Menieres Disease: A disorder of the inner ear that causes episodes of vertigo, Tinnitus (a feeling of fullness or pressure in the ear), and fluctuating hearing loss.

Neuromuscular: Concerning both nerves and muscles.

Nystagmus: Involuntary, alternating rapid and slow movements of eyeballs.

Oscillopsia: Degraded vision during active head movements due to abnormal vestibulo-ocular reflex (VOR) function

Otitis Media: Inflammation of the middle ear.

Otoconia: Calcium carbonate crystals found in the utricle and saccule of inner ear.

Orthostatic Hypotension: Decrease in blood pressure upon assuming erect posture.

Perception of Motion: Being able to distinguish between body movement and environment moving.

Postural Stability: Feedback from visual, vestibular and somato-sensory (muscles, joints) that helps the body accommodate changes in movement.

Proprioception: The awareness of posture, movement, and changes in equilibrium and the knowledge of position, weight, and resistance of objects in relation to the body.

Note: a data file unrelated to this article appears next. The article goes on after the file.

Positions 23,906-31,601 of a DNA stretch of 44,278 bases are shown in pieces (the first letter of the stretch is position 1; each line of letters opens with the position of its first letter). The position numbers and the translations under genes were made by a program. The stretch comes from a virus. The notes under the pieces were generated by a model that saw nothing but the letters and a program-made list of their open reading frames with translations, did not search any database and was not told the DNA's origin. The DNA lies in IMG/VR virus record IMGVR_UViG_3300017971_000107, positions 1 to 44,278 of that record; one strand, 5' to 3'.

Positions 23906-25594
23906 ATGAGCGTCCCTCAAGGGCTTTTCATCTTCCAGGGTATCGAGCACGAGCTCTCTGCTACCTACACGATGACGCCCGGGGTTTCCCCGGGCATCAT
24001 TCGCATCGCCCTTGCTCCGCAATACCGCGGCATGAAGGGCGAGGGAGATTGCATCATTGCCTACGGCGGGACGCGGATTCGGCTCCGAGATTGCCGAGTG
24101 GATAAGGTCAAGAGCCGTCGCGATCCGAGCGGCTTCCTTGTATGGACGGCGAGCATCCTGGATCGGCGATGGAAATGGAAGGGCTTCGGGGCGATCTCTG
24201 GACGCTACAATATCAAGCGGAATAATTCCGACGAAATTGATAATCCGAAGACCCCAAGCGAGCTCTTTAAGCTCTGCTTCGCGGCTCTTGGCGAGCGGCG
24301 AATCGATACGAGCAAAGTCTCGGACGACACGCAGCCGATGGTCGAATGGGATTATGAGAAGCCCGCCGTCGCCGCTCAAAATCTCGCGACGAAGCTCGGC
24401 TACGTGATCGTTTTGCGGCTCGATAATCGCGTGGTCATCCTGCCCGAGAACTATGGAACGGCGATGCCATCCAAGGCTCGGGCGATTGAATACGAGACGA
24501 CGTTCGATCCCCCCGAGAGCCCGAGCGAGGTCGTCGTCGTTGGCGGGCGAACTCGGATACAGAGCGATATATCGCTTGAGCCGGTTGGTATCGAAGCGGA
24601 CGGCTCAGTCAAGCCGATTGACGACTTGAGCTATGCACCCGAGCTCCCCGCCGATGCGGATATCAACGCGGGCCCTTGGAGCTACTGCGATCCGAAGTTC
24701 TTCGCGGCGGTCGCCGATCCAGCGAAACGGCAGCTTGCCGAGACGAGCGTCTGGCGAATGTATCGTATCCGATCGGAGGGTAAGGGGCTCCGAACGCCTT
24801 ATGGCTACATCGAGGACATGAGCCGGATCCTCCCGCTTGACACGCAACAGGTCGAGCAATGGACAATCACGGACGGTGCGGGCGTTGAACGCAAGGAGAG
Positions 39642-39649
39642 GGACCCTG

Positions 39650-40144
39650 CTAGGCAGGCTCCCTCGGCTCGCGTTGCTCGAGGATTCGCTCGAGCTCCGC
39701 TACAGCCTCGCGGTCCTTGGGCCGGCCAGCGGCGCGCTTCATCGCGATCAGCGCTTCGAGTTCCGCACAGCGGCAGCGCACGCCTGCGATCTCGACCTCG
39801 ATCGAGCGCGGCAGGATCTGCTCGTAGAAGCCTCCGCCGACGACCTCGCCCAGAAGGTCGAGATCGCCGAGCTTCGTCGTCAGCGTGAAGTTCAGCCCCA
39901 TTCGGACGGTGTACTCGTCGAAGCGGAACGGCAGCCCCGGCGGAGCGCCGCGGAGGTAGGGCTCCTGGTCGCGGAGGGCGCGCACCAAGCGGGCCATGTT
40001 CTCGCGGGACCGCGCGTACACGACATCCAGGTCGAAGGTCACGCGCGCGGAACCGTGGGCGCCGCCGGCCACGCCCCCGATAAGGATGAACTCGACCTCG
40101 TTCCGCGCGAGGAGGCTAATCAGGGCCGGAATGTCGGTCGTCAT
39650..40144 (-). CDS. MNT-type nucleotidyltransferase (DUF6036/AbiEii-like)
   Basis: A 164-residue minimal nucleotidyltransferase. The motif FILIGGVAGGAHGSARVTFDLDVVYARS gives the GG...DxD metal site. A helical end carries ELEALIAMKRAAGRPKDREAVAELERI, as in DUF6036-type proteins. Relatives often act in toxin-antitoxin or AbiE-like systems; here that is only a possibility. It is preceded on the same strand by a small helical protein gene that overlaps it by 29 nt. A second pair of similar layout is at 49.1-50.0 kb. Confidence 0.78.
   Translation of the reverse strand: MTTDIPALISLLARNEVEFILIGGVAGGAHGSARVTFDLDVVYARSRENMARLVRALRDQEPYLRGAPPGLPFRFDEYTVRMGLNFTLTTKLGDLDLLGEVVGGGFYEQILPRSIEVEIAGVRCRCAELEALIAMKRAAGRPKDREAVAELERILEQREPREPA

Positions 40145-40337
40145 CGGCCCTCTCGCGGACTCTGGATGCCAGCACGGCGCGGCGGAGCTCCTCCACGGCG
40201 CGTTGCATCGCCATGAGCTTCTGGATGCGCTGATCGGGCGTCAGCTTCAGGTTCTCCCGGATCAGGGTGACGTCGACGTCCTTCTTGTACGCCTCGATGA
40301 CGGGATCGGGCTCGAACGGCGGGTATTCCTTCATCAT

Rombergs Sign: Inability to maintain body balance when the eyes are shut and the feet close together. The sign is positive if the patient sways and falls when the eyes are closed.

Somato-sensory: Touch, joint and muscle receptors.

Vertigo: True vertigo is the sensation of moving around in space or of having objects move about the person and is a result of a disturbance of equilibratory apparatus.

Vestibular Neuronitis: Inflammation or degenerative inflammation of nerve cells.

Vestibular Rehabilitation: An alternative form of exercise treatment designed to decrease dizziness, increase balance function and increase activity levels.